Pain management with medications is important to patients’ well-being, but opioid misuse has reached epidemic proportions. Dr. Sanjoy Banerjee provides insight.
WILDOMAR, CALIFORNIA, UNITED STATES, July 26, 2019 /EINPresswire.com/ — Opioids are effective in controlling pain, but their misuse has resulted in a dramatic increase in opioid use disorder and related overdoses, as well as many deaths. It is estimated that in 2016, approximately 11.5 million Americans misused opioid pain medications. Further, an estimated 1.8 million had a substance use disorder involving prescription pain medications. Between the years 2000 and 2015, an estimated 500,000 people died from opioid overdoses.
While many doctors prescribe opioids for pain, relatively few doctors prescribe buprenorphine medication-assisted therapy (MAT). Buprenorphine, combined with naloxone in the drug Suboxone, is an effective treatment for opioid use disorder and may help people reduce or even quit their use of heroin or other opiates. It was approved for clinical use in 2002 by the Food and Drug Administration (FDA), and is one of the recent advances in MAT. The FDA has approved several buprenorphine products, including Bunavail (buprenorphine and naloxone), and Suboxone (buprenorphine and naloxone).
Opioid use disorder has brought enormous suffering for many people. A treatment with buprenorphine can in many cases be transformative. It allows them to focus on recovering and restoring their place in society.
At the heart of the matter is the problem of addiction. In very simple terms, addiction is a brain condition with a genetic component that affects a person’s motivation, inhibition, and cognition. When a person is affected by such addiction, MAT with buprenorphine may be as effective as methadone in terms of treatment continuation and decreased opioid use. However, medications such as buprenorphine should be combined with counseling and behavioral therapies for a complete “mind and body” approach for the treatment of opioid dependency.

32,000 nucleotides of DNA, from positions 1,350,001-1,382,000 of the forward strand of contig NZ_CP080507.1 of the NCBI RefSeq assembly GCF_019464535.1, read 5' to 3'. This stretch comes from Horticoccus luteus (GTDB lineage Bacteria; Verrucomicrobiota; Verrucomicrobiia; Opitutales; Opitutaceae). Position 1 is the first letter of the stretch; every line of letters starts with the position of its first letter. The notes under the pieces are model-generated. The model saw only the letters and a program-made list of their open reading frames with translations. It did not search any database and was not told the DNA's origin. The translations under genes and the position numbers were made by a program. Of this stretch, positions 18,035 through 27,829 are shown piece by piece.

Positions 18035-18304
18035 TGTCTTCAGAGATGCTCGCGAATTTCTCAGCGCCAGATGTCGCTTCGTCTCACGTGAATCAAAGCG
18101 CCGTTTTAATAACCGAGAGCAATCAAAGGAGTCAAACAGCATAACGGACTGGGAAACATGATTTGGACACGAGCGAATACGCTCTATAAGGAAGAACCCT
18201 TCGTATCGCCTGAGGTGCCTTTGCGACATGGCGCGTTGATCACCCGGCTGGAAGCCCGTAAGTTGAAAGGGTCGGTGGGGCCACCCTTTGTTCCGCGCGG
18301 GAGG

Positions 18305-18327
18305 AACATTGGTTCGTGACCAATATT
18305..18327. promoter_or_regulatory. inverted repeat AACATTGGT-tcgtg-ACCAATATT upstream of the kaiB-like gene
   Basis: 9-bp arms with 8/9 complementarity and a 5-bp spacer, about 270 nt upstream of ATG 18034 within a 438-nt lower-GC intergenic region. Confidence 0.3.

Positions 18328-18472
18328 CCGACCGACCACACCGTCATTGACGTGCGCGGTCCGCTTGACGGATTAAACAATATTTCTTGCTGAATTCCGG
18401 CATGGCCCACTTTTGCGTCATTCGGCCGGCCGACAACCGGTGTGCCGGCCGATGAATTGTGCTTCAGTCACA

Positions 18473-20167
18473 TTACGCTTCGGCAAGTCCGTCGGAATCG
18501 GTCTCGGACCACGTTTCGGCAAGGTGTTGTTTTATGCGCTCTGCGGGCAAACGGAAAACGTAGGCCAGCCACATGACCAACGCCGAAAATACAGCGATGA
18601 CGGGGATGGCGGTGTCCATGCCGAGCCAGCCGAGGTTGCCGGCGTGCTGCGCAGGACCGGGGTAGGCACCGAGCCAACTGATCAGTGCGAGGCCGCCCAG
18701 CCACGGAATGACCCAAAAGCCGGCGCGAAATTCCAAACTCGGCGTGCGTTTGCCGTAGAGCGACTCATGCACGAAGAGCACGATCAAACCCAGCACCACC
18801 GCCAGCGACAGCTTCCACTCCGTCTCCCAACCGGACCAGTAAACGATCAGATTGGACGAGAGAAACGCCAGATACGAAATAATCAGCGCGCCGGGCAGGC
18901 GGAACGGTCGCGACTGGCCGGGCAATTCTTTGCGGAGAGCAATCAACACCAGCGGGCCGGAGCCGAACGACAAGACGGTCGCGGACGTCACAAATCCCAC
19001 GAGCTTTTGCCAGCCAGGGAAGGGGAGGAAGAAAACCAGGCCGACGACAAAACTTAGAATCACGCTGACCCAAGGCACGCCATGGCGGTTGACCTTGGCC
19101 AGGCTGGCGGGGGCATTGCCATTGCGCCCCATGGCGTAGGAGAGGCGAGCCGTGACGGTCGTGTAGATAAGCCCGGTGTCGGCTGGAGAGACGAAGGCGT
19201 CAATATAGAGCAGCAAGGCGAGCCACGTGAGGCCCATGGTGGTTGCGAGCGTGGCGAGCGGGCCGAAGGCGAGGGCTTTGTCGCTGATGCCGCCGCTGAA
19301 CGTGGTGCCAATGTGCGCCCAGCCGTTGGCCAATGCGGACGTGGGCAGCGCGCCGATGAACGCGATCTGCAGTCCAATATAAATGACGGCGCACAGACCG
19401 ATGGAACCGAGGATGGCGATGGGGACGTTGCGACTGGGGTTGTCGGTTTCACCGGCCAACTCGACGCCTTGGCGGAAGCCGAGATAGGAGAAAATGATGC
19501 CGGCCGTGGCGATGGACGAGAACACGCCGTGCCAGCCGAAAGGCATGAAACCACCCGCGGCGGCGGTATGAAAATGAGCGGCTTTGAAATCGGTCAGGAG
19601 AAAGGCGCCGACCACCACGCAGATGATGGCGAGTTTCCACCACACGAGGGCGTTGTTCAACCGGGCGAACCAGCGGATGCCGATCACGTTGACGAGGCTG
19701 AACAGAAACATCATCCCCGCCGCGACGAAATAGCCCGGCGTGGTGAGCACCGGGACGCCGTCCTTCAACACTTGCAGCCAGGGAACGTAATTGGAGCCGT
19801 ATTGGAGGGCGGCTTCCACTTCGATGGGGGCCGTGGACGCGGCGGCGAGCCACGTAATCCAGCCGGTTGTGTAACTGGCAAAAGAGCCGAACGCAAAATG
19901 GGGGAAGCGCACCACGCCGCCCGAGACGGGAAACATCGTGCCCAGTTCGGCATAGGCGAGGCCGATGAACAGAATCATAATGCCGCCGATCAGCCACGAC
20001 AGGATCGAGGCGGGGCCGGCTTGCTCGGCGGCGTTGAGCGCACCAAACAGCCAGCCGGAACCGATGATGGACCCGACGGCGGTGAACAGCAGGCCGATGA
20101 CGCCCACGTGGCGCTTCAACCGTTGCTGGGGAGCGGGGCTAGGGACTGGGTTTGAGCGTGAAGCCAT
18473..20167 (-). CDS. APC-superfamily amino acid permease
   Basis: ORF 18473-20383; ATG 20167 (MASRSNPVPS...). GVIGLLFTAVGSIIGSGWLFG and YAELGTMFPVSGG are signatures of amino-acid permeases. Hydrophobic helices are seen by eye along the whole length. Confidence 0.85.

During such a treatment, the doctor should document any relapses, order urine drug testing, check the pill or wrapper counts, and check state prescription drug database records.
How does the treatment work?
Buprenorphine is an “opioid partial agonist.” In layman’s terms, it produces effects such as euphoria or respiratory depression. Compared to other substances such as methadone and heroin, however, buprenorphine effects are weaker. One of the advantages of buprenorphine is that its opioid effects increase with each dose until at moderate doses they level off. This is called “ceiling effect” and lowers the risk of misuse and side effects.
As with many medications, buprenorphine has side effects, even under medical supervision. They may include:
* Muscle pain
* Sleep problems
And because buprenorphine has opioid effects, there is the potential for misuse.
As with all medications, patients should take precautions when using them, including:
– Medical supervision
– Consulting with their doctor before taking other medications
– Not using alcohol or other drugs such as tranquilizers or sedatives
Buprenorphine is not for everybody. While this treatment may be beneficial, it is certainly not for everybody. The doctor will review whether the patient:
– Has been positively diagnosed with an opioid dependency
– Will be able to follow any safety precautions
– Does not have health issues that interfere with the treatment
The doctor will also review possible alternative treatments, and put special data safeguards in place. Information related to substance use and alcohol treatment is handled with a high degree of confidentiality.
Finally, there are many misconceptions about this treatment, such as that it just substitutes for another. However, intoxication from Suboxone does not occur if a patient is opioid dependent. Such occurs only in patients who combine Suboxone with other substances, or do not follow instructions, or use it for withdrawal. Doctors can help prevent misuse with appropriate monitoring, urine drug testing, and film or pill counts.
In conclusion, buprenorphine is an underutilized treatment for opioid use disorder. With additional training of more doctors and information to the public, it may become an effective measure to control the opioid epidemic.
Dr. Sanjoy Banerjee, M.D., QME (Corona & Wildomar, California)
Dr. Sanjoy Banerjee is the Founder and Medical Director of Pacific Pain Care in Corona and Wildomar, California. He graduated medical school from Imperial College, School of Medicine in London, England, and completed his Anesthesiology Residency at the University of Rochester, New York. In addition, Dr. Banerjee completed the ACGME accredited Pain Management Fellowship Program at the University of California at Davis.
Blog of Pacific Pain Care: https://www.pacificpaincare.com/blog
Doctor Profile: https://www.vitals.com/doctors/Dr_Sanjoy_Banerjee.html
Article on LinkedIn: https://www.linkedin.com/pulse/medical-doctor-dr-sanjoy-banerjee-starts-blog-pain-related-banerjee
Other professional references:
Dr. Sanjoy Banerjee, Pacific Pain Care – Post stroke pain Testimonial.
Source: EIN Presswire